There is growing pressure on Chancellor Rishi Sunak to impose a one-off tax on an unexpected tax on British offshore oil and gas operators, just weeks after the BP chief said high commodity prices had turned his company into an “ATM”.
Labor, the Liberal Democrats and some Tory MPs want Sunak to introduce a tax on the profits of North Sea operators to mitigate growing domestic energy bills, arguing that the sector can easily withstand the blow.
Rachel Reeves, the shadow chancellor, said the unexpected income tax would partially fund a work plan to reduce energy costs for all consumers by about £ 200 this year, with a further £ 400 deducted from the accounts of more than 9 million poorer households.
The industry argued that a one-off tax on windfall revenues to British offshore oil and gas operators would cause “irreparable damage” to the sector and leave consumers even more exposed to global shortages.
But politicians in Westminster see operators as a potential source of money to alleviate the cost of living crisis, not least because industry leaders have suggested their companies are flooded with cash.
In November, Bernard Looney, BP’s chief executive, said rising global commodity prices have made his company a “cash machine” as it has strengthened its share repurchase program thanks to a sharp rise in quarterly profits.
“When the market is strong, when oil prices are strong and when gas prices are strong, this is literally an ATM,” he told the Financial Times.
Meanwhile, Serica Energy, the North Sea company responsible for 5 per cent of UK gas production, said in September that it expected to “very significant returns”To shareholders, thanks to record high prices.
Nonetheless, Oil and Gas UK, a body for the offshore industry, argued that companies would become increasingly reluctant to invest in long-term investments if they were threatened with an unexpected tax whenever prices rose.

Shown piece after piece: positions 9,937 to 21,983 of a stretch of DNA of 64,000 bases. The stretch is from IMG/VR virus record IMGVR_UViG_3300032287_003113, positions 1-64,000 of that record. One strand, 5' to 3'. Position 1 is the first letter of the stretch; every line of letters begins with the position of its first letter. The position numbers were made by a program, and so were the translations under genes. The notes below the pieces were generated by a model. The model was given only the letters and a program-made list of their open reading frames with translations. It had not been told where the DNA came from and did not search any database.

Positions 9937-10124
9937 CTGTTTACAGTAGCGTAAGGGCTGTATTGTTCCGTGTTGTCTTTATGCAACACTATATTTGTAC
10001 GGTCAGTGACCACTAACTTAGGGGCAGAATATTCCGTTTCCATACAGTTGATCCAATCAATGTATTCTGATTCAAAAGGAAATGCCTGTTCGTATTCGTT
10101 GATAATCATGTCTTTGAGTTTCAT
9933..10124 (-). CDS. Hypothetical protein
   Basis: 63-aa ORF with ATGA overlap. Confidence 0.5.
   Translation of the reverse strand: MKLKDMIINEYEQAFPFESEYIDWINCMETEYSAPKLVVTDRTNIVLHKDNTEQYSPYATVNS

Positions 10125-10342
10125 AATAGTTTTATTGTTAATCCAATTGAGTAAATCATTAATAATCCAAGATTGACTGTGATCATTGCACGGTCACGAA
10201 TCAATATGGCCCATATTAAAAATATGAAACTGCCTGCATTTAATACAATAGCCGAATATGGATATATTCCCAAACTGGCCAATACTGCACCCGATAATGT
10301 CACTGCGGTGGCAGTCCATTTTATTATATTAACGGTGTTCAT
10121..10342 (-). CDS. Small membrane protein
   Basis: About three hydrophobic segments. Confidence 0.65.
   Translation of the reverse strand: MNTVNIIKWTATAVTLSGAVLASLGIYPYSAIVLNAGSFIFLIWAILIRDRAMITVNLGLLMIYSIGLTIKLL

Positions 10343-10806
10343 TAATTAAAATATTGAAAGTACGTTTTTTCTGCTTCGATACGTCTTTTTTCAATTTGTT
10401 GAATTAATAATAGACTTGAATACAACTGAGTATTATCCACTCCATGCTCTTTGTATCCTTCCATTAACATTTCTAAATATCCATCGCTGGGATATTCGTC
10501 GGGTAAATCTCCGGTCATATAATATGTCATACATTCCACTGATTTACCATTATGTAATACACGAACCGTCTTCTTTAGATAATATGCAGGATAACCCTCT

Mike Tholen, director of sustainability at OGUK, said the calls for a tax on windfall revenues were “not in anyone’s interest” and that the treasury was already recording “significantly higher returns” from North Sea energy companies.
“Over the next two years, the treasury expects an additional £ 3 billion in tax revenue from this industry – with a projected direct tax of almost £ 5 billion. The upstream oil and gas industry is already paying almost double the corporate income tax rate compared to other sectors, ”Tholen said.
He added that by taxing companies more, the government also risked holding back investments in green energy infrastructure in the UK.
Despite the tax contribution of energy companies in the UK, North Sea operators still benefit from one of the largest favorable tax regimes compared to other regions of the world that produce oil and gas.
Under Labor’s plan, North Sea energy producers would be forced to pay £ 1.2bn to ease household bills through a one-year profit tax increase of 10 percentage points.
Workers would also abolish VAT on fuel bills as part of efforts to limit energy prices; The ceiling on household bills is expected to rise from £ 1,277 for the average household to almost £ 2,000 in April, driven by high wholesale gas prices.
Reeves said the whole package would cost £ 6.6 billion; claimed that in addition to £ 1.2 billion in unexpected taxes, the treasury would collect £ 3.1 billion from more than expected VAT receipts from higher prices and £ 2.3 billion from higher tax receipts from North Sea energy production.
Sir Ed Davey, leader of the Lib Dem, who also supports the tax on windfall revenues, said: “It cannot be right for a few energy fat cats to snatch from record gas prices while millions of people cannot even afford to heat their homes. ” Chris Skidmore, a former Tory energy minister, also supported the idea.
Sunak will maintain a mini-budget in March, but the treasury has been cautious in the past with one-off taxes, which can have the effect of significantly reducing investment and supply in the year they are implemented – further increasing price pressure.
There are fears in government circles that levies from unexpected offshore revenues would also hit oil, not gas, producers heavily, leading to higher fuel prices. But Sunak also said he is considering a number of options to help people with their electricity bills.
Meanwhile, Labor will on Monday put forward proposals to help companies facing higher electricity costs, with a £ 600m contingency fund to support companies struggling, including energy-intensive industries.